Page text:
RTFA. It goes through the stereotypes, explains why these labels are meaningless — and why no one in the 21st century should rely on the test for anything.

I had fun with the test before I moved to the Southwest. Interested in a job with a dynamic high tech startup, I applied to see what they might offer – and ran into this test. The HR dude was in love with its self-fulfilling prophecies. After all, if you tell people how to define their lives and lifestyle long enough and thoroughly enough – and they follow your so-called wisdom – then, results become appropriate. Even if they’re nothing more than imitation.

I drove him nuts answering segments of the test with two completely contradictory personality styles. He was dying to hire me; but, was equally afraid I might turn out to be an axe murderer.

Children prescribed antibiotics twice as often as needed

Pediatricians prescribe antibiotics about twice as often as they’re actually needed for children with ear and throat infections, a new study indicates.

More than 11 million antibiotic prescriptions written each year for children and teens may be unnecessary, according to researchers from University of Washington and Seattle Children’s Hospital. This excess antibiotic use not only fails to eradicate children’s viral illnesses, researchers said, but supports the dangerous evolution of bacteria toward antibiotic resistance…

Antibiotics, drugs that kill bacteria or stop them from reproducing, are effective only for bacterial infections, not viruses. But because doctors have few ways of distinguishing between viral or bacterial infections, antibiotics are often a default treatment.

Based on the prevalence of bacteria in ear and throat infections and the introduction of a pneumococcal vaccine that prevents many bacterial infections, the researchers estimated that about 27 percent of U.S. children with infections of the ear, sinus area, throat or upper respiratory tract had illnesses caused by bacteria.

But antibiotics were prescribed for nearly 57 percent of doctors’ visits for these infections, the study found.

Thousands die unnecessarily every year from illness caused by antibiotic-resistant bacteria. There are no legitimate reasons for over-prescription. Only marketing and social pressures which should have nothing to do with the practice of medicine.

Thanks, Mike

Fossil fuel electricity under real threat from solar and wind power

windfarmsea
Click to enlargeStiftung OFFSHORE-WINDENERGIE

Of all the developed nations, few have pushed harder than Germany to find a solution to global warming. And towering symbols of that drive are appearing in the middle of the North Sea.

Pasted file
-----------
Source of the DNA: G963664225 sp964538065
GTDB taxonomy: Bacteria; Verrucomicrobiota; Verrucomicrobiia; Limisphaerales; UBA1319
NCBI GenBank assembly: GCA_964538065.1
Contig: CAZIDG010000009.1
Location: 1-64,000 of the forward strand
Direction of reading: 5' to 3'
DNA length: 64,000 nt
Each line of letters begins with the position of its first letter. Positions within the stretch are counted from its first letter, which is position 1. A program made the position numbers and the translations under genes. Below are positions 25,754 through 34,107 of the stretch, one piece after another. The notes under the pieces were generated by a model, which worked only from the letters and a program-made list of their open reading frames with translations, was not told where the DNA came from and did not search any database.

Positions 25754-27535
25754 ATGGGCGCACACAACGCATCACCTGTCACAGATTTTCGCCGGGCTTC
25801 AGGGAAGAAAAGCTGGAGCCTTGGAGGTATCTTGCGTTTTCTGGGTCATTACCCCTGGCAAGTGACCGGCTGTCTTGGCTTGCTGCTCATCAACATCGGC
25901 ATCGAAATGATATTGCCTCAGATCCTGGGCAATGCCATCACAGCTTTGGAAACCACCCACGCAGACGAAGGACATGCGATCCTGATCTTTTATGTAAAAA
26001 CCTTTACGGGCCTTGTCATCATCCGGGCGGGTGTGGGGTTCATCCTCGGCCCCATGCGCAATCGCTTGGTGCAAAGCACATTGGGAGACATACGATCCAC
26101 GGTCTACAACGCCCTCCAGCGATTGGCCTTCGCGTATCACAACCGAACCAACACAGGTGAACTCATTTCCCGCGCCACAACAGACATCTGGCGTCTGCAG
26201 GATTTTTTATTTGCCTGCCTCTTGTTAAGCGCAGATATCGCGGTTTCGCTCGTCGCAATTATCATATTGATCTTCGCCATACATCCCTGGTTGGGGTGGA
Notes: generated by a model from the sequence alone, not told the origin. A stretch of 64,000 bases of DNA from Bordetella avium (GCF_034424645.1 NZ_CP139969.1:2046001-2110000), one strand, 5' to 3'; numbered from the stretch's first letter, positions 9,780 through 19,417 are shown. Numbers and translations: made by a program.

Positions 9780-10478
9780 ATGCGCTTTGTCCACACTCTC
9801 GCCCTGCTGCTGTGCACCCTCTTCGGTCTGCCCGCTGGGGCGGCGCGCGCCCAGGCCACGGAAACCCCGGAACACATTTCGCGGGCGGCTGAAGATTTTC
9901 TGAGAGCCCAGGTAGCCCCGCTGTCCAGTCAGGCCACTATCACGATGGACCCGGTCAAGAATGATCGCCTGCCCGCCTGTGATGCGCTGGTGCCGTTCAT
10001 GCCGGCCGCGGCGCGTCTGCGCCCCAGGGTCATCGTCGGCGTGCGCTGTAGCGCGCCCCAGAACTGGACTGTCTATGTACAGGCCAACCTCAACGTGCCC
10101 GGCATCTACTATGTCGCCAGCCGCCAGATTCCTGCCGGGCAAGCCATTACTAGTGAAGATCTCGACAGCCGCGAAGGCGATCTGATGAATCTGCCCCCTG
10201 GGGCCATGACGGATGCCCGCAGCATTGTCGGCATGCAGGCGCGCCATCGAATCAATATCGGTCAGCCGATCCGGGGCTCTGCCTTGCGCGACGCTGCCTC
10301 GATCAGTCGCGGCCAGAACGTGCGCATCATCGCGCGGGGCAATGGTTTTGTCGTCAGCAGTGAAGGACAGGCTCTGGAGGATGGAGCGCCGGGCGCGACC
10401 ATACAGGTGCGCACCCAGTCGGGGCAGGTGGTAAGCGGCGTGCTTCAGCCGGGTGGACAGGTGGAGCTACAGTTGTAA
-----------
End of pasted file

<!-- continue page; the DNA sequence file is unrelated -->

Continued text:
They are wind turbines, standing as far as 60 miles from the mainland, stretching as high as 60-story buildings and costing up to $30 million apiece. On some of these giant machines, a single blade roughly equals the wingspan of the largest airliner in the sky, the Airbus A380. By year’s end, scores of new turbines will be sending low-emission electricity to German cities hundreds of miles to the south.

It will be another milestone in Germany’s costly attempt to remake its electricity system, an ambitious project that has already produced striking results: Germans will soon be getting 30 percent of their power from renewable energy sources. Many smaller countries are beating that, but Germany is by far the largest industrial power to reach that level in the modern era. It is more than twice the percentage in the United States.

Germany’s relentless push into renewable energy has implications far beyond its shores. By creating huge demand for wind turbines and especially for solar panels, it has helped lure big Chinese manufacturers into the market, and that combination is driving down costs faster than almost anyone thought possible just a few years ago.

Electric utility executives all over the world are watching nervously as technologies they once dismissed as irrelevant begin to threaten their long-established business plans. Fights are erupting across the United States over the future rules for renewable power. Many poor countries, once intent on building coal-fired power plants to bring electricity to their people, are discussing whether they might leapfrog the fossil age and build clean grids from the outset.

A reckoning is at hand, and nowhere is that clearer than in Germany. Even as the country sets records nearly every month for renewable power production, the changes have devastated its utility companies, whose profits from power generation have collapsed.

Professional naysayers, bought-and-paid-for skeptics, conservative ideologues rooted to political failures like Ayn Rand see the fruit of their labors rejected by economic reality – as usual. Solid facts, real advances are beginning to progress as predicted – or better. That won’t shut them up. The money tap remains wide open. But, ordinary folks, working class, middle class, however you slice and dice your class analysis, are starting to reap the benefits of the new means of renewable energy production.

No one is more tradition-bound than public utilities. They function like constipated manure machines. They’ve been producing cowshit for research and analysis for so many generations they are incapable of changing their business model to match a dynamic economic landscape.

Meanwhile, globalized competition encouraged by the group of nations acting responsibly to counter climate change are affecting the cash flow and profits of corporations sitting around like children in a temper tantrum – demanding the people who recognized the need for change now spend tax dollars to bail them out of their self-generated disaster.

They should be replaced by common sense, scientific, economic solutions. Send them away. Build them a leaky rest home next to one of the Koch Brothers coal heaps.